I haven’t commented on the “tea party” protests that cropped up during the first year of Barack Obama’s reign as U.S. president in 2009. The tea-party people are united in their opposition to the president’s social democratic agenda, mostly. But I don’t believe in protests, not in a democracy at least.
Certainly, in states where censorship, police repression and other forms of authoritarianism are the rule, mass protests are a legitimate tool of dissent. In democratic polities, however, protest demonstrations are contrary to the democratic spirit. For example, those tea-party people who are presently demonstrating against the statist agenda of their government (a cross-country protest was held April 15, the deadline for filing annual tax returns in the U.S.), have the ability to persuade their fellow citizens of the probity of their views, by means other than protest demonstrations. They do not suffer from censorship, repression or any other arbitrary impediments to political action.
The fact is, the small-government agenda pursued by the tea party folks was repudiated at the ballot-box in the general election of 2008, which saw not only the leftist Obama voted in as president, but Democratic-party majorities in the Congress strengthened, too. Perhaps the Democrats will lose both houses of Congress in the mid-term elections of 2010. But that’s the way democracy works, isn’t it? Elections invest power in a certain candidate or party for a certain period, during which they will attempt to enact an agenda or programme. Those who are opposed to that programme have the opportunity to run them out of office when an election is held next time, and thereafter pursue their own agenda.
How do protest demonstrations fit into this? They don’t. At best, protests are simply irrelevant; they are orgies of mass self-congratulation, which the participants carry signs that say (as in the Buffalo Springfield hit, For What It’s Worth) “hooray for our side!” If legislators and governors believed that the protests represented majority sentiment, they would adjust their policies at least somewhat to jibe with this.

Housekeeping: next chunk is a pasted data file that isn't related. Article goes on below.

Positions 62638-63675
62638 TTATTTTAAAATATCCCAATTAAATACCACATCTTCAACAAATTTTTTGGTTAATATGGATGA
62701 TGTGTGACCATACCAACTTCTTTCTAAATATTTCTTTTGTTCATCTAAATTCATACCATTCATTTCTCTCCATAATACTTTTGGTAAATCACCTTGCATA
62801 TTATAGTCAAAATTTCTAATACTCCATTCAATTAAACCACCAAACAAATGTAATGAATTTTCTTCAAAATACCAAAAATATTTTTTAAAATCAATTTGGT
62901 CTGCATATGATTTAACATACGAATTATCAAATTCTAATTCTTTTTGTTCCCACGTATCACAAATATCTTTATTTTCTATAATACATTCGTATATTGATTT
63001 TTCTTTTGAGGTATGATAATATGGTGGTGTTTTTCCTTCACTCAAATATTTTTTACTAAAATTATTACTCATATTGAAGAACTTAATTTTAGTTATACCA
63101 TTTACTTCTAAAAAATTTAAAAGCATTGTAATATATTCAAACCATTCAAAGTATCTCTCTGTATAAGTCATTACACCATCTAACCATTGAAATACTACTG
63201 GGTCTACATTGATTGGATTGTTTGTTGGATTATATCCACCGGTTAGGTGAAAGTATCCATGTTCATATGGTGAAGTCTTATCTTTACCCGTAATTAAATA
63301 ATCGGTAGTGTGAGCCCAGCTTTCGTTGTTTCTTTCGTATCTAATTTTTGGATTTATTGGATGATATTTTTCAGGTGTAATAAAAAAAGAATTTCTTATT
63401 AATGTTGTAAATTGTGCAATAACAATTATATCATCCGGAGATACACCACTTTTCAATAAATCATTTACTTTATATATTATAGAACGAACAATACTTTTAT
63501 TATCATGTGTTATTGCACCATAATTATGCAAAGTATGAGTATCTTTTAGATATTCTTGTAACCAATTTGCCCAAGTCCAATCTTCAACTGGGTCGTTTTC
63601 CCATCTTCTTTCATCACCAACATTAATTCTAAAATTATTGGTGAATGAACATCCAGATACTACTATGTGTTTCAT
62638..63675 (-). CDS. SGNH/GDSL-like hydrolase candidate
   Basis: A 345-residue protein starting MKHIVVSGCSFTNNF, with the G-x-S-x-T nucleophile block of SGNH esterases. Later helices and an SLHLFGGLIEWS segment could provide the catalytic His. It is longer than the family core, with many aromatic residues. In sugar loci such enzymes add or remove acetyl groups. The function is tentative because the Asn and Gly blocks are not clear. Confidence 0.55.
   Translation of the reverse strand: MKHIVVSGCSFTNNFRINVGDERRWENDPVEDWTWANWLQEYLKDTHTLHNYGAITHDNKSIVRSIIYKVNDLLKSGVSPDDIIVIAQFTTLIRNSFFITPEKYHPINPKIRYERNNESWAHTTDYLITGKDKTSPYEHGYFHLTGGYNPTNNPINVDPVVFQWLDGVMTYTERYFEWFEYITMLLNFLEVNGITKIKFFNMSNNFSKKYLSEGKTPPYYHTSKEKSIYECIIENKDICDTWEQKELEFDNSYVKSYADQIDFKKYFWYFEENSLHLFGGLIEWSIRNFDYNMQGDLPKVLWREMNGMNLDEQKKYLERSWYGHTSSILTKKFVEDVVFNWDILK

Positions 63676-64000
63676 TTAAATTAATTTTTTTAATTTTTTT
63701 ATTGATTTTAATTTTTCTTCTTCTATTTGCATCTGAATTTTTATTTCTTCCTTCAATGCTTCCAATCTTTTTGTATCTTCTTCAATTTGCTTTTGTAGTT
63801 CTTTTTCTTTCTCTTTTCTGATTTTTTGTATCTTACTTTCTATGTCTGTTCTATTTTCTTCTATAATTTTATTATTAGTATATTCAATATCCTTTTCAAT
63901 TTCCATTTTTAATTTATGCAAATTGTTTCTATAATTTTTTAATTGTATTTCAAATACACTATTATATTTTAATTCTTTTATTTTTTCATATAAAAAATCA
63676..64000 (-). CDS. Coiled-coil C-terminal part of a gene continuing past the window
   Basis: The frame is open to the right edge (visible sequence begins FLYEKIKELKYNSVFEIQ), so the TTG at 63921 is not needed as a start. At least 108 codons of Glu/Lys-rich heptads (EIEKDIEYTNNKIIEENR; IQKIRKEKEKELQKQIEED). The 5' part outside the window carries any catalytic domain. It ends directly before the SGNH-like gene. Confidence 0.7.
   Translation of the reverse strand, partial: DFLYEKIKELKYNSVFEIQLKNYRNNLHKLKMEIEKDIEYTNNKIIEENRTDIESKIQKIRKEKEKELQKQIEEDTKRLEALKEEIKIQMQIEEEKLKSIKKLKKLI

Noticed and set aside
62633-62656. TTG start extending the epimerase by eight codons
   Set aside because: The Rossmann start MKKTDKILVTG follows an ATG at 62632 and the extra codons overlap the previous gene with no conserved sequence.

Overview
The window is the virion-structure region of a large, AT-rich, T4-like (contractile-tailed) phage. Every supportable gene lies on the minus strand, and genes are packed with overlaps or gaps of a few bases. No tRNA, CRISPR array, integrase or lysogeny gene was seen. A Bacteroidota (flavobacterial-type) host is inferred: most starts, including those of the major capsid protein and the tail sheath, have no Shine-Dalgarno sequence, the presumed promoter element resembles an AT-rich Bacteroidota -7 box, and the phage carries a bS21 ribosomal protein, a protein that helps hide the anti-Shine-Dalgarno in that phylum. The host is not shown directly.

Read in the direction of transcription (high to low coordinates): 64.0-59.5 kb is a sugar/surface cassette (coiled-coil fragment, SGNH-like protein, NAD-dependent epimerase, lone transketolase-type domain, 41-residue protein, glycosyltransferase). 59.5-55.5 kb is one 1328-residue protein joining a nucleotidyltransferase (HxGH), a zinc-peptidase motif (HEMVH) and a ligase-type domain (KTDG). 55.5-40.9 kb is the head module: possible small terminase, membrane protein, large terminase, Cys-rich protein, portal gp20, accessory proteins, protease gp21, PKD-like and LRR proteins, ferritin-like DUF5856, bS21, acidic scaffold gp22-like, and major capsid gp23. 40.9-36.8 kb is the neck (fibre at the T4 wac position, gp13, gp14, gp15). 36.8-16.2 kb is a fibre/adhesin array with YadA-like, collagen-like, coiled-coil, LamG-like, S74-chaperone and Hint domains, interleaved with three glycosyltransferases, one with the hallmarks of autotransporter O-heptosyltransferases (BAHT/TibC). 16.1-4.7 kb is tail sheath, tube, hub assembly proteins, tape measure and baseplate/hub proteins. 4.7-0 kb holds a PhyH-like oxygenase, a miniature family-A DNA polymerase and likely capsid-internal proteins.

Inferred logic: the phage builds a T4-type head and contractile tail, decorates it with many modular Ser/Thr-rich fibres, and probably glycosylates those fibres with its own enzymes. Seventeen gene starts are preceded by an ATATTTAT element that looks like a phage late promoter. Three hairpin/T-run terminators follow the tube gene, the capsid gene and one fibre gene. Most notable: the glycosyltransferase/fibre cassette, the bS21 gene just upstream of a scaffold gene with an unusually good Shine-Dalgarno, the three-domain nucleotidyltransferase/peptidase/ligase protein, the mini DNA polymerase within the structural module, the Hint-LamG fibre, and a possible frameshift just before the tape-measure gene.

But a protest demonstration consisting of tens, or even hundred of thousands of people (the latter being exceedingly rare in any case), is still only the fraction of the total number of voters in even the smallest democratic polity of the present day. Why should any politician even bother with them, when they know by public opinion polling whether or not the protestors have majority opinion with them? The fact that a protest movement focuses on demonstrations as it main activity, is substantial proof that it certainly doesn’t have majoritarian backing at all. They protest because they cannot convince others of the legitimacy of their views.
But it isn’t any better when protests are not irrelevant — that is, when they actually do have a real effect on a democratic state. It is by now a platitude that “people have the right to protest”, but I find this sentiment a bit sophistic. After all, who seriously argues that no one has the right to participate in mass protests? The maxim, in a free society, is that an individual may do what she wants, so long as she doesn’t violate the rights and freedoms of others. Yet, the attitude of those involved in protest movements is that their right to demonstrate is triumphal over the right to freedom of movement enjoyed by the vast majority who are not protestors. This is true even where a particular protest is genuinely non-violent and non-coercive. Assuming the latter to be true, non-protestors have to deal with the disruptions in traffic and convenience that inevitably go along with street protests.